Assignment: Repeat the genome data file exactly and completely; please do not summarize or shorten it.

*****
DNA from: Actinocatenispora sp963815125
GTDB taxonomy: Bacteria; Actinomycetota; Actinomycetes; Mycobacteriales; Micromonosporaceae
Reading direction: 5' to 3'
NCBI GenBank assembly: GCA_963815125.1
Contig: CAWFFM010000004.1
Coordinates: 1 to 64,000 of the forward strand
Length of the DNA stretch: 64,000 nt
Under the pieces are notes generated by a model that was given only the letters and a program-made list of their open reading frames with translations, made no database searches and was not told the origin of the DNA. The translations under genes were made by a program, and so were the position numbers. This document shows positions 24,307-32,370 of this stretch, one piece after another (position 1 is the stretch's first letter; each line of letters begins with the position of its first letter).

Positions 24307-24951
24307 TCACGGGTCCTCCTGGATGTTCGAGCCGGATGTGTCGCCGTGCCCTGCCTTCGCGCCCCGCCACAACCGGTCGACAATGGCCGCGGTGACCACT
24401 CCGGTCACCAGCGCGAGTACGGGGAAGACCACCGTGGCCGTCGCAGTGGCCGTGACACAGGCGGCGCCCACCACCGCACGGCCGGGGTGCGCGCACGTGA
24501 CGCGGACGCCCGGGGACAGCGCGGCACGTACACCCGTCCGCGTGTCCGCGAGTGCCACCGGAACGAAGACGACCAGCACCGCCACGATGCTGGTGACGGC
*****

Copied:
DNA from: Actinocatenispora sp963815125
GTDB taxonomy: Bacteria; Actinomycetota; Actinomycetes; Mycobacteriales; Micromonosporaceae
Reading direction: 5' to 3'
NCBI GenBank assembly: GCA_963815125.1
Contig: CAWFFM010000004.1
Coordinates: 1 to 64,000 of the forward strand
Length of the DNA stretch: 64,000 nt
Under the pieces are notes generated by a model that was given only the letters and a program-made list of their open reading frames with translations, made no database searches and was not told the origin of the DNA. The translations under genes were made by a program, and so were the position numbers. This document shows positions 24,307-32,370 of this stretch, one piece after another (position 1 is the stretch's first letter; each line of letters begins with the position of its first letter).

Positions 24307-24951
24307 TCACGGGTCCTCCTGGATGTTCGAGCCGGATGTGTCGCCGTGCCCTGCCTTCGCGCCCCGCCACAACCGGTCGACAATGGCCGCGGTGACCACT
24401 CCGGTCACCAGCGCGAGTACGGGGAAGACCACCGTGGCCGTCGCAGTGGCCGTGACACAGGCGGCGCCCACCACCGCACGGCCGGGGTGCGCGCACGTGA
24501 CGCGGACGCCCGGGGACAGCGCGGCACGTACACCCGTCCGCGTGTCCGCGAGTGCCACCGGAACGAAGACGACCAGCACCGCCACGATGCTGGTGACGGC